A. V. Swaminathan

SCENES of homelessness or poverty in a prosperous city such as Portland in Oregon, US, are even more disheartening and depressing than the most squalid scenes of destitution found in urban India. The American experience is, indeed, an inexplicable paradox poverty in a land of plenty, joblessness in the land of opportunity and homelessness amidst an active real-estate business.

Like Dick Whittington who imagined London was all paved with gold but found, to his utter dismay, it was only of brick and stone, visitors from underdeveloped countries would be surprised (not to mention shocked) to see people making their homes on sidewalks, in abandoned vehicles, underneath bridge girders or road overpasses with little more than the sky for a roof.

Perhaps because of the severe ban on begging there are no beggars, but sophisticated attempts are made to catch the attention of passers-by and accost them for "spare change". At some prominent spots, one cannot miss the eloquently crafted appeals on placards or eye-catching signboards. Not far away, sits the euphemistically named "panhandler" with nothing to distinguish his destitute condition save his garb of shabby apparel. This makes it impossible to identify the fake from the genuine sufferer and thus beggary succeeds in putting on a veneer of acceptability, which allows the business to flourish under the nose of enforcement authorities. Like the street singers of India, in the US too, it is not uncommon to see a lone singer perched comfortably on a stool singing away for a sympathetic buck.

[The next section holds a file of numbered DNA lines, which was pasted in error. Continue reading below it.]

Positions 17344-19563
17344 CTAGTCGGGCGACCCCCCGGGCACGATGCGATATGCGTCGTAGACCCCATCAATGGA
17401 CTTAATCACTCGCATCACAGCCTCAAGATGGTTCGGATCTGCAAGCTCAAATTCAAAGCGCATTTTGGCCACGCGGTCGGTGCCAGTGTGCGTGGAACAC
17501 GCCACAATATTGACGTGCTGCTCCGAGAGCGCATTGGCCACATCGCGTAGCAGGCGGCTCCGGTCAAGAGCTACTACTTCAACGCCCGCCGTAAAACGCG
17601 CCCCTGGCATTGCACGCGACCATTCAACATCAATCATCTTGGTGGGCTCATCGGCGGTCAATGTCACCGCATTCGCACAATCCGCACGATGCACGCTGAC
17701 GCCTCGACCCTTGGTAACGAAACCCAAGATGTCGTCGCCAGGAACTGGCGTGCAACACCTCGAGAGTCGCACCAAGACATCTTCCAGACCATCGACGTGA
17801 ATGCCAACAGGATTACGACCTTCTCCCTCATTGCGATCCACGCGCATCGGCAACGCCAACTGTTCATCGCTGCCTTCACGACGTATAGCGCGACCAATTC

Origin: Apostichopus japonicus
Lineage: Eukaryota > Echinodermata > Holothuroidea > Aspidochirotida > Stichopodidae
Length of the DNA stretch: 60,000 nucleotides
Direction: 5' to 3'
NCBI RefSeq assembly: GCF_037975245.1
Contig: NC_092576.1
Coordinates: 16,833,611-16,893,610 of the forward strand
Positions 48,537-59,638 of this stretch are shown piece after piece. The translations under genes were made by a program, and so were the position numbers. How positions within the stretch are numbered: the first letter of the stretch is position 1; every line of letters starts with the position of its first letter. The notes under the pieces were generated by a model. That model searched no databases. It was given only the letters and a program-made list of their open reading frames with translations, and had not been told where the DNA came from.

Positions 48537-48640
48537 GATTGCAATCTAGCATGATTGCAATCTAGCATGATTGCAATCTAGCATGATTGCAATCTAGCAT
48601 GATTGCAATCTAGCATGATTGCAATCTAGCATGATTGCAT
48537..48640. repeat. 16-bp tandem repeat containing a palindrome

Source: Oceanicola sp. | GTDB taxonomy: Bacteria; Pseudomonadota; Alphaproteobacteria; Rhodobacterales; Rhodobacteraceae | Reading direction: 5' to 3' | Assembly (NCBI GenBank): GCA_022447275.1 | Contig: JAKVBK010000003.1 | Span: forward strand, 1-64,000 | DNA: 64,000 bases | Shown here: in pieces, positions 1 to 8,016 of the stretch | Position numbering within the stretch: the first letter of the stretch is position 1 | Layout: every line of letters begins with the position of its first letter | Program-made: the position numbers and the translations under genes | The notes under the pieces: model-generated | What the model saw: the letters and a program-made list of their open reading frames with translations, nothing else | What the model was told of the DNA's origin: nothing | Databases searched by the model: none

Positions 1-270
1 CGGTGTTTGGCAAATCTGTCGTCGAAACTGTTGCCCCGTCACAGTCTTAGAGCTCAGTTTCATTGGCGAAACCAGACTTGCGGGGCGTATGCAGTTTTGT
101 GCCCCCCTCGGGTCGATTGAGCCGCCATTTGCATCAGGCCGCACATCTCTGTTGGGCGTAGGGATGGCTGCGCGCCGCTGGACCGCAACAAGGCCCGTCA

It is stated that Portland's problem is a relatively small instance of an alarming malady prevailing in many cities, which may account for several thousands virtually living on their streets or in the open. While American citizens are very sensitive to matters that would help or harm the quality of their neighbourhood, the intrusion of the homeless draws out their charitable disposition rather than any aversion to the unwanted occupancy.

But the long arm of law may reach out and ultimately grab them. Police and City officials would come down on these helpless denizens unless the rehabilitation program, as envisioned by an inspired new Mayor, or some kind of social plan with all the needed official blessings to provide for these homeless people is hastened.

(This article was published in the Business Line print edition dated May 12, 2005)
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